DOVER, Del., Sept 19 (Reuters) - Shareholders of News Corp will make their case in a U.S. court on Wednesday for holding its board responsible for phone hacking scandals that cost the company a major newspaper and a deal for full control of the BSkyB satellite business.
The shareholders want a Delaware judge to allow the lawsuit to proceed against Rupert Murdoch, his sons Lachlan and James and the rest of the company's board for failing to oversee the owner of the Fox TV and movie businesses and the Wall Street Journal.
If Judge John Noble denies early dismissal, it would clear the way for shareholders to begin gathering evidence to try to prove the directors were at fault for News Corp's stumbles as the phone hacking scandal emerged.
Since the scandal began to come to light in 2009 the company has closed its News of the World newspaper and lost a deal to make the BSkyB satellite broadcast business wholly owned.
"All of this harm occurred because the Board chose to protect those close to Murdoch rather than investigate the misconduct when it learned about it," the shareholders said in June in their amended complaint, which they updated to add more hacking claims. The lawsuit was originally filed in March 2011.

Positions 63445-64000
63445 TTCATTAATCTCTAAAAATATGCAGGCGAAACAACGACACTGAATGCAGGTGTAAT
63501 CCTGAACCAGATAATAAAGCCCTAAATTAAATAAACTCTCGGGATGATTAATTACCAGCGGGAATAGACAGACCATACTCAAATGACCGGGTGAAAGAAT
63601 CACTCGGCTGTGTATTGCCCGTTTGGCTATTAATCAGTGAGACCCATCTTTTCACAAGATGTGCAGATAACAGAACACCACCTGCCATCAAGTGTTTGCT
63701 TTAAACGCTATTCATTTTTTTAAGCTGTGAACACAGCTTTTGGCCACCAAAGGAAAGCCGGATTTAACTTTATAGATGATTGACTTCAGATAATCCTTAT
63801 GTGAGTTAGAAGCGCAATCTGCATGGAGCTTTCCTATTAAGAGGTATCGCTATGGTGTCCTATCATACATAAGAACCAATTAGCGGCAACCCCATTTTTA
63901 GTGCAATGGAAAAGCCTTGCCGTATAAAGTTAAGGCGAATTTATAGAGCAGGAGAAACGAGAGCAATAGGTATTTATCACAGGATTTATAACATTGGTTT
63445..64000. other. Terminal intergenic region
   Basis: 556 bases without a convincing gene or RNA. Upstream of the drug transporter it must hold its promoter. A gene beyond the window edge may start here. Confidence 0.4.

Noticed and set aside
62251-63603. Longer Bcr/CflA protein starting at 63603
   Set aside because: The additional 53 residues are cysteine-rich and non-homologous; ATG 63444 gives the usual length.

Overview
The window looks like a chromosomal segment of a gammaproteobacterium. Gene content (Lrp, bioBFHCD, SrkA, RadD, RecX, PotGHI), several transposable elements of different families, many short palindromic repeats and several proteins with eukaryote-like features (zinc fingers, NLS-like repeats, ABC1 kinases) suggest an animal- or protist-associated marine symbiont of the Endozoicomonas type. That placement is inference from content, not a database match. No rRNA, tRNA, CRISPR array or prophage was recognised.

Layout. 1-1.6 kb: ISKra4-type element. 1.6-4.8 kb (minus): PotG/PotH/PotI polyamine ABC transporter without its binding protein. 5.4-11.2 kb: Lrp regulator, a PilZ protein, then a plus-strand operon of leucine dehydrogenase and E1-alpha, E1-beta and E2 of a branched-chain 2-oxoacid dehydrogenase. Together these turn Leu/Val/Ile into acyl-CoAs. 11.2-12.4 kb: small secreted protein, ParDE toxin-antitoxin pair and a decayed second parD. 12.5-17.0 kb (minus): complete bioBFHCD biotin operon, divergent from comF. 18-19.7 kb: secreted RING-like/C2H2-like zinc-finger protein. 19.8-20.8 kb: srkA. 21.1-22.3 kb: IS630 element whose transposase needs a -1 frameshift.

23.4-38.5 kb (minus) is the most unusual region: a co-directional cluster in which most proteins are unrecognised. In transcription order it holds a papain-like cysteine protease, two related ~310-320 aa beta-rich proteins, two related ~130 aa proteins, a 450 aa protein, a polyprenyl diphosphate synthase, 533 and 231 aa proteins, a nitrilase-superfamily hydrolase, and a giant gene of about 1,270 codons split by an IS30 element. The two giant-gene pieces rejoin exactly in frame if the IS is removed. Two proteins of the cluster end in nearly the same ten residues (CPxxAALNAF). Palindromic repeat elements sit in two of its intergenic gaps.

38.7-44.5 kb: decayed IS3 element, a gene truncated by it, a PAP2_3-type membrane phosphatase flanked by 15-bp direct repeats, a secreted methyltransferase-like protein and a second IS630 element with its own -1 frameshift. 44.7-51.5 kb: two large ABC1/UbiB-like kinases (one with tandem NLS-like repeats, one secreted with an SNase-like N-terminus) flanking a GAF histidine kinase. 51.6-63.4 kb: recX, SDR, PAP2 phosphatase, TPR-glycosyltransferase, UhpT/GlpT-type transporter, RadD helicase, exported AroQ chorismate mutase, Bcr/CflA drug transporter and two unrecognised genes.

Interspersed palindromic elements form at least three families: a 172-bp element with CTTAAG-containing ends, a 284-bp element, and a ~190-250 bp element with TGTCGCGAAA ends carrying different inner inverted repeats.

The shareholders include several public pension funds.
The claim of a lack of board oversight is one of the toughest cases to make under the corporate law of Delaware, which is where the company is incorporated. Essentially the shareholders have to prove the board chose to ignore red flags warning them about the phone hacking.
"I think given all of the publicity around the hacking scandal there is a greater possibility than usual that the court will not dismiss this case," said Jay Brown, a professor at Sturm College of Law in Denver. "However, the odds are on dismissal."
The lawsuits are so-called derivative actions, meaning the shareholders are seeking to step into the shoes of News Corp. Any damages they recover from the directors are paid to the company, so shareholders benefit only indirectly.
The directors have said the lawsuit should be dismissed because too much time has passed since the phone hacking started and because the shareholders did not follow proper steps in filing the case.
While the shareholders have zeroed in on the phone hacking, the lawsuit was originally brought in 2011 against News Corp's board over the company's agreement to buy Shine Group Ltd for $670 million in February last year.
The business was majority owned by Rupert Murdoch's daughter Elisabeth, and plaintiffs argued the board made no attempt to negotiate a better deal for News Corp.